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The Informativeness of Prices: Search With Learning and Cost Uncertainty

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  • Roland Benabou
  • Robert Gertner

Abstract

Aggregate cost uncertainty, arising from real shocks or unanticipated inflation, reduces the informativeness of prices by scrambling relative and aggregate variations. But when agents can acquire additional information, such increased noise may in fact lead them to become better informed, and price competition will intensify. We examine these issues in a model of search with learning, where consumers search optimally from an unknown price distribution while firms price optimally given consumers' search rules. We show that the decisive factor in whether inflation variability increases or reduces the incentive to search, and thereby market efficiency, is the size of informational costs.

Suggested Citation

  • Roland Benabou & Robert Gertner, 1991. "The Informativeness of Prices: Search With Learning and Cost Uncertainty," NBER Working Papers 3833, National Bureau of Economic Research, Inc.
  • Handle: RePEc:nbr:nberwo:3833
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    References listed on IDEAS

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    1. Rothschild, Michael, 1974. "Searching for the Lowest Price When the Distribution of Prices Is Unknown," Journal of Political Economy, University of Chicago Press, vol. 82(4), pages 689-711, July/Aug..
    2. Hercowitz, Zvi, 1981. "Money and the Dispersion of Relative Prices," Journal of Political Economy, University of Chicago Press, vol. 89(2), pages 328-356, April.
    3. Fudenberg, Drew & Tirole, Jean, 1991. "Perfect Bayesian equilibrium and sequential equilibrium," Journal of Economic Theory, Elsevier, vol. 53(2), pages 236-260, April.
    4. A. R. Pagan & A. D. Hall & P. K. Trivedi, 1983. "Assessing the Variability of Inflation," Review of Economic Studies, Oxford University Press, vol. 50(4), pages 585-596.
    5. Barro, Robert J., 1976. "Rational expectations and the role of monetary policy," Journal of Monetary Economics, Elsevier, vol. 2(1), pages 1-32, January.
    6. Stanley Fischer, 1981. "Relative Shocks, Relative Price Variability, and Inflation," Brookings Papers on Economic Activity, Economic Studies Program, The Brookings Institution, vol. 12(2), pages 381-442.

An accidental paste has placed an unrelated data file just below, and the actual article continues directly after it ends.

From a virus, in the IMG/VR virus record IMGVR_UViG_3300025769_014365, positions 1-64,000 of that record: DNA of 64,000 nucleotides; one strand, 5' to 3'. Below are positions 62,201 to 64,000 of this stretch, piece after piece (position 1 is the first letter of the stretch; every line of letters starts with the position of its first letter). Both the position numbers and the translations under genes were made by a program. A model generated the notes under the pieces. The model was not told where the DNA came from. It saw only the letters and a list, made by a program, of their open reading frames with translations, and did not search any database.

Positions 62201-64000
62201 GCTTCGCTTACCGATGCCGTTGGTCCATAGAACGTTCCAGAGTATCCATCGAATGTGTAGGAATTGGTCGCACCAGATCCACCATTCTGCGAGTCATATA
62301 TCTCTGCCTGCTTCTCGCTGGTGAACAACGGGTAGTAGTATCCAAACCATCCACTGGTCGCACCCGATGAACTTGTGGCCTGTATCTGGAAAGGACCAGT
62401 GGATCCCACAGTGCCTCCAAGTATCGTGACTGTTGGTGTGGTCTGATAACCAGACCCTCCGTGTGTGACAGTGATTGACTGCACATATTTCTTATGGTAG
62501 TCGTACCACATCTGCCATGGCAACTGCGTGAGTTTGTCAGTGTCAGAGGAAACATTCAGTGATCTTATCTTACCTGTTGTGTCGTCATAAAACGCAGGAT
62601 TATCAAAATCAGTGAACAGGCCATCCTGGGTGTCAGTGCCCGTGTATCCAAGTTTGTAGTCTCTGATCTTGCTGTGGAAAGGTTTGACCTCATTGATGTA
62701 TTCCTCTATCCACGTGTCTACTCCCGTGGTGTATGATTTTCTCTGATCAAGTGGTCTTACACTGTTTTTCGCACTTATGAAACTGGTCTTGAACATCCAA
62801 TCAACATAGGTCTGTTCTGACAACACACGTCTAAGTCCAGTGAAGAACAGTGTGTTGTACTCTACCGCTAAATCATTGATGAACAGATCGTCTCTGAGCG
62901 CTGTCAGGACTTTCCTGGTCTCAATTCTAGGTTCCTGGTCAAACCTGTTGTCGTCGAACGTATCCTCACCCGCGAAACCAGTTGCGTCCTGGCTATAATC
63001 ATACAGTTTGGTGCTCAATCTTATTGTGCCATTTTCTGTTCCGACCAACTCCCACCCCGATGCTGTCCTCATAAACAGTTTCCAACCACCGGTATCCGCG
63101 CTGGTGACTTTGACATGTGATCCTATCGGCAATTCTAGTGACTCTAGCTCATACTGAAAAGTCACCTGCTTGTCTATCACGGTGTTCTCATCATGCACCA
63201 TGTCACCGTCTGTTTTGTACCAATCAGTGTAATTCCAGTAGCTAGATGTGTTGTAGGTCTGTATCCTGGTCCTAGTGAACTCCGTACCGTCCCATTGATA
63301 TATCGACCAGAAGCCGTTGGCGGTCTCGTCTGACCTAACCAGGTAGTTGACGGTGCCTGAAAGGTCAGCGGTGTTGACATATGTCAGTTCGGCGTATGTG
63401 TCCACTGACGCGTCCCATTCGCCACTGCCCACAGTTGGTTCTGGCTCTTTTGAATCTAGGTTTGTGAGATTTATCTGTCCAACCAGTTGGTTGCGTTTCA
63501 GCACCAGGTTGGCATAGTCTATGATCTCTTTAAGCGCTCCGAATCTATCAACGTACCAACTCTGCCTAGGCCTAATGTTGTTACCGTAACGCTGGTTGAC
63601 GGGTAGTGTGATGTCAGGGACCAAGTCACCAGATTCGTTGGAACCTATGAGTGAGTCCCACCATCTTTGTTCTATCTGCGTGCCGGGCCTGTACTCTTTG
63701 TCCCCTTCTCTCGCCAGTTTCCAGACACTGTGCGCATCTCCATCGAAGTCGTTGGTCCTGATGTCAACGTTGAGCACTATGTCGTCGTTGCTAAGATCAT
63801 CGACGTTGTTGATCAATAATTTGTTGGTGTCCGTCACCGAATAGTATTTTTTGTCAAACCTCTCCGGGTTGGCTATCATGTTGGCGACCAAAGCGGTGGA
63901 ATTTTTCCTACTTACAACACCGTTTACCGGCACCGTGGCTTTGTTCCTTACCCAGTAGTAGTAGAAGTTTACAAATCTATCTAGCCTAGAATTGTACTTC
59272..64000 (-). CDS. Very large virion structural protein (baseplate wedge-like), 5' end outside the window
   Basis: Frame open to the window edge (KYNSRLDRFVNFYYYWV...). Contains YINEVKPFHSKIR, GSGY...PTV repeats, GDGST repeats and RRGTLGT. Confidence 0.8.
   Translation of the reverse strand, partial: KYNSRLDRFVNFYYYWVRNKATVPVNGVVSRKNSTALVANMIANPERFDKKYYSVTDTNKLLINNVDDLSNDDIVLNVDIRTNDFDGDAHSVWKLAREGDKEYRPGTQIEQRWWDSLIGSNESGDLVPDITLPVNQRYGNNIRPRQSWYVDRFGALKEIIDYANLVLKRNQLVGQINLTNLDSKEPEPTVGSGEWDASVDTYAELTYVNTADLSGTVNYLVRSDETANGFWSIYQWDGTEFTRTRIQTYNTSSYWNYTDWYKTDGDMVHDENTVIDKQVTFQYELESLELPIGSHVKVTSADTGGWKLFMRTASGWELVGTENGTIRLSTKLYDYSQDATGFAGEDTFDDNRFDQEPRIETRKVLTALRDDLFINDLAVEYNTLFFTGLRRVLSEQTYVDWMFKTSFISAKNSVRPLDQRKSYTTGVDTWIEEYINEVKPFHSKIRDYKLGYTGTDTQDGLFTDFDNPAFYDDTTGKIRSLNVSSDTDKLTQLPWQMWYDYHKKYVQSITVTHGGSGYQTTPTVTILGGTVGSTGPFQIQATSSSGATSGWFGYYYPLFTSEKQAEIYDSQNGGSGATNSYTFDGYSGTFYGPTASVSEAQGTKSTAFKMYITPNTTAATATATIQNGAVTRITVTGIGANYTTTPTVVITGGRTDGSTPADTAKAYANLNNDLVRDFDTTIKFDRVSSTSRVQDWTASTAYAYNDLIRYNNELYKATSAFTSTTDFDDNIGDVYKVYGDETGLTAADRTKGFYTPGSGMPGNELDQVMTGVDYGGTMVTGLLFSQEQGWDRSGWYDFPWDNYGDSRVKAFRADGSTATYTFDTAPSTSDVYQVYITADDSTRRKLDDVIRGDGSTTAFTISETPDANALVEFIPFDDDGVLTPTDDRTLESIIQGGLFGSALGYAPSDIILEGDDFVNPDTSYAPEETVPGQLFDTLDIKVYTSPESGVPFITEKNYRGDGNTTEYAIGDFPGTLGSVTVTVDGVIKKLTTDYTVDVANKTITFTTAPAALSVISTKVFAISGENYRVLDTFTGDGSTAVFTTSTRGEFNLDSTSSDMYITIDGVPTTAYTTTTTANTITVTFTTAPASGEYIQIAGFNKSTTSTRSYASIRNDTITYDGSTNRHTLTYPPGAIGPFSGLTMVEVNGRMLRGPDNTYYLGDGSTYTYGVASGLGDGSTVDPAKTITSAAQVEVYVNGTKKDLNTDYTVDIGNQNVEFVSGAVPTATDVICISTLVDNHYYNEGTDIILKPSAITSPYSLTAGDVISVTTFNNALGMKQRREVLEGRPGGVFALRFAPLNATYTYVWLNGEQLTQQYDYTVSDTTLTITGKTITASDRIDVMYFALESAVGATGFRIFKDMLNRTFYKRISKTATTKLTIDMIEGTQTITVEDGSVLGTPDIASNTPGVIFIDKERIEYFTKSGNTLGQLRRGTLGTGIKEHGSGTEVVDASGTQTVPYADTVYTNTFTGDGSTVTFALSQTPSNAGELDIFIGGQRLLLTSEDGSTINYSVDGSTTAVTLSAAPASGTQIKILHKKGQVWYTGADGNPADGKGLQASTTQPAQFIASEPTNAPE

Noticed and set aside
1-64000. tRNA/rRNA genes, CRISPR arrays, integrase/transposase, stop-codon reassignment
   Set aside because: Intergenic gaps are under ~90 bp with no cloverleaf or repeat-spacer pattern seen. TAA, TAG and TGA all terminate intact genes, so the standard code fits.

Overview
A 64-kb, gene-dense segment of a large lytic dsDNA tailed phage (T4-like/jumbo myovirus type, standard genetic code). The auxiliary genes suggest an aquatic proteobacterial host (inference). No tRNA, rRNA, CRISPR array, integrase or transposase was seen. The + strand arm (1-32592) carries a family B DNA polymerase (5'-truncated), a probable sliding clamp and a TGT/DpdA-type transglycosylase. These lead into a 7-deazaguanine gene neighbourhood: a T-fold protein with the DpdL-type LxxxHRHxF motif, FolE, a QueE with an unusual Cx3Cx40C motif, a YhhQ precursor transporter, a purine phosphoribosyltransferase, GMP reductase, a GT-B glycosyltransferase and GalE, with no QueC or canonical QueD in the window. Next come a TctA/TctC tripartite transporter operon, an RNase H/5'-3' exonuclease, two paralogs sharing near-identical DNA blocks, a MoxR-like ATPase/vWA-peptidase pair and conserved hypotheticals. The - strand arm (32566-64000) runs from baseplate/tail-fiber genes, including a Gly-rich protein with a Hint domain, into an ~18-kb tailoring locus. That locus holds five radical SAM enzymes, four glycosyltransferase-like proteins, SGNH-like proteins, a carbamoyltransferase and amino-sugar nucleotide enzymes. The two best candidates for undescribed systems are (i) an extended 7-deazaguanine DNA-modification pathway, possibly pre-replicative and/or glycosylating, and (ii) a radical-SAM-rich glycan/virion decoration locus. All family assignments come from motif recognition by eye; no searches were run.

7. Roland Benabou, 1988. "Search, Price Setting and Inflation," Review of Economic Studies, Oxford University Press, vol. 55(3), pages 353-376.
    8. Milgrom, Paul R & Weber, Robert J, 1982. "A Theory of Auctions and Competitive Bidding," Econometrica, Econometric Society, vol. 50(5), pages 1089-1122, September.
    9. Rosenfield, Donald B. & Shapiro, Roy D., 1981. "Optimal adaptive price search," Journal of Economic Theory, Elsevier, vol. 25(1), pages 1-20, August.
    10. Parks, Richard W, 1978. "Inflation and Relative Price Variability," Journal of Political Economy, University of Chicago Press, vol. 86(1), pages 79-95, February.
    11. Cukierman, Alex, 1983. "Relative price variability and inflation: A survey and further results," Carnegie-Rochester Conference Series on Public Policy, Elsevier, vol. 19(1), pages 103-157, January.
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    Cited by:

    1. Mariano Tommasi, 1993. "The Consequences of Price Instability on Search Markets," UCLA Economics Working Papers 700, UCLA Department of Economics.
    2. Ball, Laurence & Romer, David, 2003. " Inflation and the Informativeness of Prices," Journal of Money, Credit and Banking, Blackwell Publishing, vol. 35(2), pages 177-196, April.
    3. Mariano Tommasi, 1992. "The Welfare Effects of Inflation, The Consequences of Price Instability on Search Markets," UCLA Economics Working Papers 655, UCLA Department of Economics.

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